Anne Holt’s 1222 – Norway’s number 1 crime writer continues a series featuring Hanne Wilhelmsen, a wheelchair bound disabled on the job police woman. 269 passengers from a derailed train during a snow storm take refuge in a centuries old hotel. That night, one of the passengers is murdered. Hanne is called upon to investigate when the storm continues and no rescue is in sight.
Philip Kerr’s Field Gray – this is the seventh in the Bernie Gunther series. In this series, he follows Germany, where Bernie is a policeman, from pre WWII to post WWII. This title finds Bernie as a suspect and the witness, questioned by US Army war crimes investigators, by the CIA, and by French intelligence. It is really the story of Germany and is more historical novel than crime thriller.
Agatha Best Novel

Donna Andrews’ The Real Macaw – In this 13th book in the series, Meg has to deal with her 4 months old set of twin boys, her extended family, her blacksmithing business and a house full of animals that had been rescued from a closing shelter while investigating a murder. Humor abounds.
Krista Davis’ The Diva Haunts the House –Sophie Winston is in charge of decorating for the community haunted house. Her rival, Natasha Smith, tries to outdo her by throwing her own Halloween party but her effort even has a dead body in the decoration. This is the 5th book in this humorous series.
G.M. Malliet’s Wicked Autumn- The first book in a series about Father Max Tudor – the village clergyman whose was an MI5 British agent in his past life. The self-appointed leader of the community, Wanda Batton-Smythe is found dead while setting up the Harvest Fest. Who better to help investigate this village mystery than a former spy?
Margaret Maron’s Three-Day Town – The 17th in the Deborah Knott series also brings back Sigrid Harald, a character that Maron had not written about in 16 years. Deborah and her husband of one year, Dwight Bryant, take a belated honeymoon to New York. They were given the use of an apartment near Times Square and were asked to deliver a box containing a vulgar bronze sculpture to Sigrid Harald. Upon their arrival in New York, the building superintendent is found dead in their apartment. This becomes a working vacation. Maron is a master and the book is a success.
Louise Penny’s A Trick of the Light – a murder in the small town of Three Pines and who should investigate? Inspector Armand Gamache with his second in command, Jean Guy Beauvoir, of course. This is the 7th in the series and is just as entrancing and well written as the others. Penny is an award winner already, will she get another one?

Wednesday, April 11, 2012

For Literary Lovers

The month of May will have some wonderful literary novels arriving. Three of the ones I am going to discuss are by relatively well known authors and one by an author that might be new to you. Two of them are out on May 8, 2012.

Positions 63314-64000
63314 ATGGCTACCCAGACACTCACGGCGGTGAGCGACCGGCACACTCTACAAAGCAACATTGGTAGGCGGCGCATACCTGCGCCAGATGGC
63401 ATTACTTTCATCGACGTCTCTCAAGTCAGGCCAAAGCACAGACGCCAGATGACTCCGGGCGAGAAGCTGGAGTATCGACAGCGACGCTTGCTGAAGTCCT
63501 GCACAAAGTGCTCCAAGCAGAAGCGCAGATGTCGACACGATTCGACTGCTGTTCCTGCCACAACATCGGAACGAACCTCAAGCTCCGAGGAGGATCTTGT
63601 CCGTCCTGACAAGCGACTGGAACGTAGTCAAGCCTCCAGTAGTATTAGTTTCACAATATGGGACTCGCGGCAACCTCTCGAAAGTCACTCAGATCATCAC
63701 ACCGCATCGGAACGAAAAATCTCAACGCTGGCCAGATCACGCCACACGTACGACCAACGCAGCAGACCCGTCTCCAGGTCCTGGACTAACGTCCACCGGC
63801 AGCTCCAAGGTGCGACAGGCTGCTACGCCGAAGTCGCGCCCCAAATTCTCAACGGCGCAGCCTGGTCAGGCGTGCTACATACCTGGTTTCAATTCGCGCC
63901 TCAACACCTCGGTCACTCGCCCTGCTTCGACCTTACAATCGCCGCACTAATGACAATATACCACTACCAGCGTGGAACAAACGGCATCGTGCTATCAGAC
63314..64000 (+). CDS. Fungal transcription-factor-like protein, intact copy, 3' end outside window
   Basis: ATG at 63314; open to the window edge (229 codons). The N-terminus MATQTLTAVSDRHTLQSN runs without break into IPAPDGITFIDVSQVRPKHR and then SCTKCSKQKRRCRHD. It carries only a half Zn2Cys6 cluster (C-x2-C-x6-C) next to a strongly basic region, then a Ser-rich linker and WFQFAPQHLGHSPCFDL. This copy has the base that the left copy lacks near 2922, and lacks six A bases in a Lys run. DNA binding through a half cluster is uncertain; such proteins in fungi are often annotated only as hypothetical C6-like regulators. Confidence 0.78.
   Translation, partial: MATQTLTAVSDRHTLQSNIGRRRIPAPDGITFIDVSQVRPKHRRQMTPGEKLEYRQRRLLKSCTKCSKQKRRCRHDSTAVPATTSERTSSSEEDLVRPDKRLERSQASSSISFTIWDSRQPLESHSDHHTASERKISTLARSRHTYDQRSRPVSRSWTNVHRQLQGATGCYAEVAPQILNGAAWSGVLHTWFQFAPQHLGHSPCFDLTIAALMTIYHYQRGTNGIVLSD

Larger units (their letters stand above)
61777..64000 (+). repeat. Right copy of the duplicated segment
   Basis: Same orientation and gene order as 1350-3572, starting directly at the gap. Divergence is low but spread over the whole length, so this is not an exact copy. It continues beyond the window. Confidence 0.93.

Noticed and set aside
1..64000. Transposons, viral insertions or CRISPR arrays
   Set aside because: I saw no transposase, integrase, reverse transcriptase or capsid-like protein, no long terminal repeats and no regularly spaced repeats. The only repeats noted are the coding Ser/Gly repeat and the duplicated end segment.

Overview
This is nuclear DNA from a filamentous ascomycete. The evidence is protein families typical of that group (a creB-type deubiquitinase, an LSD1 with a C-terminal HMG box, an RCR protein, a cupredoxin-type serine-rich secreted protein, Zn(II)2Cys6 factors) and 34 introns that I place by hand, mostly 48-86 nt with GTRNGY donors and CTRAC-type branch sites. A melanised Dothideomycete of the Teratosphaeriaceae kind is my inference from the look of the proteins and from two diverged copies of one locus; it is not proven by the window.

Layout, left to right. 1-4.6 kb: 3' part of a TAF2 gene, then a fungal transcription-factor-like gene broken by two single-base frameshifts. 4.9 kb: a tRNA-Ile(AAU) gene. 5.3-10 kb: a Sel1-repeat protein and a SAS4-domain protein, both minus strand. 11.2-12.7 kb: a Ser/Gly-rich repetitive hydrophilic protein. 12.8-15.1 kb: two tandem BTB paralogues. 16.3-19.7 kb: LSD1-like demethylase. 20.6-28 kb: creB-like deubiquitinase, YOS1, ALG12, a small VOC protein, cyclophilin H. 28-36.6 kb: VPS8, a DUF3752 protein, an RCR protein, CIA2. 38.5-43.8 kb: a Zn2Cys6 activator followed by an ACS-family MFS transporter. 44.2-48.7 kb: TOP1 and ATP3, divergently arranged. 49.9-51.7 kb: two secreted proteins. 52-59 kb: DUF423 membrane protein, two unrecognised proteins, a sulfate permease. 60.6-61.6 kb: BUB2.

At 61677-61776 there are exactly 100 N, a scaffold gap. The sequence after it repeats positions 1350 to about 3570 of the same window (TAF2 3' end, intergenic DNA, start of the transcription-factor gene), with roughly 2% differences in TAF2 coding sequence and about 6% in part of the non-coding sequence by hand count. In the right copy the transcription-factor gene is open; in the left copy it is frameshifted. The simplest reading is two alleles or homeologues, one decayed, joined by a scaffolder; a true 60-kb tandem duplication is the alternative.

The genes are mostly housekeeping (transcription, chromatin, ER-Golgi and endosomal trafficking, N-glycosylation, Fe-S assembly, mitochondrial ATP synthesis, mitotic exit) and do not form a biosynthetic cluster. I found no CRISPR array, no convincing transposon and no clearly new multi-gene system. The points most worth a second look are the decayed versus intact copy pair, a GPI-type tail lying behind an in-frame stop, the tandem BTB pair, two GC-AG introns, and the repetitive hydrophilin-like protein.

John Irving's In One Person is being published by Simon & Schuster. In it Irving returns to intense sexual and political concerns. His editor says "IN ONE PERSON addresses the search for identity and connection in a world that is not always tolerant of unconventional people." Others say that only Irving could make you laugh while discussing Aids, homophobia and bullying. Billy Abbot is the bisexual protagonist and he shares his life, moving back and forth in time. People who have read the advance reader's copies either love it or hate it but isn't that true of all of Irving's works? He does like to push the envelope and he does that in this work.

Varley O'Connor's May 8th entry is The Master's Muse. This title is a work of biographical fiction following the lives of Tanaquil Le Clercq, a top ballerina with the NYC Ballet and wife of the well known choreographer and director George Balanchine. Tanaquil was struck down by polio in 1956 and never walked again. George quits the ballet to work with his wife on regaining the ability to walk but when that doesn't happen, he returns to his work and Tanaquil must redefine herself as a person and find a new role in life. Very moving and an interesting read for those who love ballet.

Peter Carey's US edition of The Chemistry of Tears comes out on May 15. Carey has won the Booker Prize ( a literary prize awarded to the best full length original novel, written in the English language, by an author from the British Commonwealth) twice. It is a story of learning to deal with secret grief. A museum conservator learns that her married lover has died. While hiding her pain, she is sent to work on a 19th century automaton - a swan. There she discovers the diaries of the man who built the swan and the story goes back and forth between the two eras. Stories two centuries apart that somehow Carey makes into a cohesive tale.